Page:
Bellandur & India’s Urbanisation Woes

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30-Aug-2017

What is the issue?

  • The ever surging foam & pollutants in Bellandur lake in Bengaluru has triggered much debate.
  • The lake is just one of the many victims of our reckless hapzard urban planning & development.

What is the problem with Bellandur Lake?

  • During rains, the stinking froth and foam rises as high as 10 to 12 feet from Bellandur.
  • It spread onto the streets, endangers traffic and enters shops and homes across the road, causing huge inconvenience to those living in the area.
  • This is due to a mix chemicals and untreated sewage mixing in the lake.
  • A few months earlier, the area was engulfed in smoke as garbage dispersed around the lake was set ablaze.
  • In 2015, the lake itself was on fire, creating enormous fear and anxiety in the minds of the people.
  • The Central Pollution Control Board - (CPCB) had opined that the sustained inflow of untreated sewage and industrial effluents as the principal forces behind the phenomena of froth and fire.
  • Out of 480 million litres per day (MLD) of wastewater discharged to the lake, only 308 MLD is treated.

What action has been taken?

  • An expert committee set up by the state government submitted its report on rejuvenation of the lake in October 2016.
  • The National Green Tribunal -NGT has also issued a number of directions for removal of silt from the lake, treatment of municipal sewage going into it and closure of polluting industries.
  • Dumping of municipal solid waste and mixing untreated sewage by private entities around the lake were banned.
  • The capacity for sewage treatment plants in Bengaluru is 51% of the total generation but actual treatment was only a mere 37%.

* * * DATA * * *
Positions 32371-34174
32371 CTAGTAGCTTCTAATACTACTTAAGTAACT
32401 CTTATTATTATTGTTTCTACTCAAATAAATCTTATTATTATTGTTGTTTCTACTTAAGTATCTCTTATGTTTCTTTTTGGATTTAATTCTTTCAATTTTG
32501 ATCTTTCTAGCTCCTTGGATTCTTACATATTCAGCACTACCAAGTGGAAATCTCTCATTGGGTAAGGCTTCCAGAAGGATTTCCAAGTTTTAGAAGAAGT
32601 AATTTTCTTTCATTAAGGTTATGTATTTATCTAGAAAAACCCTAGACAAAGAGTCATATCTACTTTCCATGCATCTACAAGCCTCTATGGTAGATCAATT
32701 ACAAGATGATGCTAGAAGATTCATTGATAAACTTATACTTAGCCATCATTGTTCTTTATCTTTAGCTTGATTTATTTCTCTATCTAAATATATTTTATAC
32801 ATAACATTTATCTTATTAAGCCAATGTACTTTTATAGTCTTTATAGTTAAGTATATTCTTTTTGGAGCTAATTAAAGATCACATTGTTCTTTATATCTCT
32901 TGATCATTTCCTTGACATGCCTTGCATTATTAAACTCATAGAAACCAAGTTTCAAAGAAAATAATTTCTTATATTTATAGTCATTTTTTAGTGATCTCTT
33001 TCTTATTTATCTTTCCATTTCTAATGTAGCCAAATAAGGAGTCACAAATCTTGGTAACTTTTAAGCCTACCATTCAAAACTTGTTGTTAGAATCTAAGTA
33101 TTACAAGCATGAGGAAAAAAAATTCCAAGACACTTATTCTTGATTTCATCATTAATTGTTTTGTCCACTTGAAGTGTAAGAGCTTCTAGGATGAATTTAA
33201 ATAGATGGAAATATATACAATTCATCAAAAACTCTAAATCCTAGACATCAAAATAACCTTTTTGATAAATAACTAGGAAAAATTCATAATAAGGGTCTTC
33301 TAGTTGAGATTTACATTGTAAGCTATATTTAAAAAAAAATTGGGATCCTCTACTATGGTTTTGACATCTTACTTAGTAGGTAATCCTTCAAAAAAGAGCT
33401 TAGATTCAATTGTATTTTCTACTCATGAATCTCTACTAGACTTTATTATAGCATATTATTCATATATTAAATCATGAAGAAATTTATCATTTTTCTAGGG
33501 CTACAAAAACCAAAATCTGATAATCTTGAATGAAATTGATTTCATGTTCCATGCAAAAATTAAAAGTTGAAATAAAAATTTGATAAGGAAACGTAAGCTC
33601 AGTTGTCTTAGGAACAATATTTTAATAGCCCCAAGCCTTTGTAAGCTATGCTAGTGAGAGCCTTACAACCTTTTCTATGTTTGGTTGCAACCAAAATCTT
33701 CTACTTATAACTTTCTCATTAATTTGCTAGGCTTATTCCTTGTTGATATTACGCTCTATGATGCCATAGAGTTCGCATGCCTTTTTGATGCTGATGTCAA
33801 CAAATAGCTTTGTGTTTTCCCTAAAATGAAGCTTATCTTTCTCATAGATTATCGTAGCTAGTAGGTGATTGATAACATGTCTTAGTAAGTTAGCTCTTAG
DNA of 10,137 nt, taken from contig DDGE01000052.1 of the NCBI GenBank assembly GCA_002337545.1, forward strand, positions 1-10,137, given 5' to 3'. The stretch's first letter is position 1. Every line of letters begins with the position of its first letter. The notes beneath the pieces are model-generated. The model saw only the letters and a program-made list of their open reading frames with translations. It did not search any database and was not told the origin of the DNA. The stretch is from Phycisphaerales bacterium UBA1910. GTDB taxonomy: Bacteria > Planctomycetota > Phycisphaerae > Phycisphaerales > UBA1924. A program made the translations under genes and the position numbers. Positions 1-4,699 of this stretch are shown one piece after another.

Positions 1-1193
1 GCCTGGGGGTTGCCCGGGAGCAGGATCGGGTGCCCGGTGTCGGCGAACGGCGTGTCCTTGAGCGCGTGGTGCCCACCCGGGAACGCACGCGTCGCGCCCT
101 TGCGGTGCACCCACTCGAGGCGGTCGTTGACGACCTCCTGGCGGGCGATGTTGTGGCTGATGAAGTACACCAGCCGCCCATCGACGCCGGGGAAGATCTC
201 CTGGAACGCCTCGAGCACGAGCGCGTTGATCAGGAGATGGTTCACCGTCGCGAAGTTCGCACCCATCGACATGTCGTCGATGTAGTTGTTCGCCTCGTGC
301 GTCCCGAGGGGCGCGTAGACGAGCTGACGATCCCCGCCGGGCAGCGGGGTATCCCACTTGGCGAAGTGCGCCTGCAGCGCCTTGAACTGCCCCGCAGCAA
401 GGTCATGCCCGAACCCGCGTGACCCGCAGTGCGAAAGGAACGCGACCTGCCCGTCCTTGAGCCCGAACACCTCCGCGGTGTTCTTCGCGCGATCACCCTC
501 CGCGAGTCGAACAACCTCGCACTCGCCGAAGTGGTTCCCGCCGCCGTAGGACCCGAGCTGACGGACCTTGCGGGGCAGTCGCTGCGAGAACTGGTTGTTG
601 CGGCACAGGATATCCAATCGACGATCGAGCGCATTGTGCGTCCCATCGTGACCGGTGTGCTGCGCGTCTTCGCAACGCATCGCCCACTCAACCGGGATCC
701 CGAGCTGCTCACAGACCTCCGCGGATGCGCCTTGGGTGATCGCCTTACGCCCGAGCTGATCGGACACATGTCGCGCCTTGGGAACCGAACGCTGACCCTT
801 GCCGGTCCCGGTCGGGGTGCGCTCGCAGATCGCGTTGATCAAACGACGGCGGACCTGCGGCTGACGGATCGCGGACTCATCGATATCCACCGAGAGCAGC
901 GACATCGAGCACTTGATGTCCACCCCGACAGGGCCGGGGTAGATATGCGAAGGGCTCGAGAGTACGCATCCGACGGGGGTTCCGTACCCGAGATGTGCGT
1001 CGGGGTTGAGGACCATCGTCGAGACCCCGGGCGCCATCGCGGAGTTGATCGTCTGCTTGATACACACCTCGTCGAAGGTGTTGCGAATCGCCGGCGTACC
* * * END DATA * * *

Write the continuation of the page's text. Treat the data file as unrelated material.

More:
• This is still higher than the 30% average for all Indian cities and towns, which forces us to look at the bigger picture.

What is the science behind the Bellandur phenomenon?

  • As untreated sewage finds its way to waterbodies, it feeds the excessive growth of water-weeds (like hyacinth in Bellandur), which blankets the enire water surface.
  • There two inter-dependent phenomenon that arise out of this.
  • Eutrophication - Excessive presence nutrients in a body of water, which causes a dense growth of plant life is called europhication.
  • This also leads to the excessive growth of microbs (that eventually decompose organics) which in turn increases the Biological Oxygen Demand  (BOD) and depletes the dissolved oxygen content. 
  • Deplection of dissolved oxygen kills aquatic life.
  • Foam Formation – when organic matter naturally breaks down, it releases fatty acids that float to the surface.
  • These act as natural surfactants, facilitating bubbles formation which often persist for a long time resulting in a foamy surface.
  • Also, most surfactants in Indian detergents are not biodegradable and end up in the untreated sewage mix as potent foam generators.

How did the US deal with foaming in their lakes?

  • Surfactants Control – In the late 1950s in the US - lakes, rivers, and sewage treatment plants experienced foam formation, caused by synthetic laundry detergents.
  • Now, the foaming agent of all detergents in the market are legally bound to be biodegradable in the US.
  • Hence, quickly lose their ability to cause foaming and are unable to produce long-lasting foam.
  • Nutrient Regulation – The problem of excessive nutrients in water was first identified when Lake Erie, on the US-Canada border, turned green due to algal bloom.
  • It is phosphorus in detergents entering wastewater acts as a nutrient that promotes the growth of water plants.
  • Both countries rapidly responded with an international treaty in 1970 which, has since 1973, limited the phosphorus content in their detergents to a maximum of 2.2 per cent.
  • While the European Union followed suit thereafter, India is yet to limit phosphorus content in detergents and laundry bars, even as demand for them has grown at the rate of 10-11% annually.

What could be done?

  • A holistic waste management plan that accounts for solid waste (garbage), liquid waste (sewage), and acquatic waste is needed.
  • We need to learn from the best practices & the regulatory framework elsewere as well as evolve our own in that context. 
  • Safeguarding our freshwater catchment areas & natural drains which replenish ground water and prevent flooding are primary concerns. 
  • Encroachments on river banks, lakes & wetlands needs to be kept under check, particularly in the current phase of rapid urbanisation.

 

Source: IndianExpress


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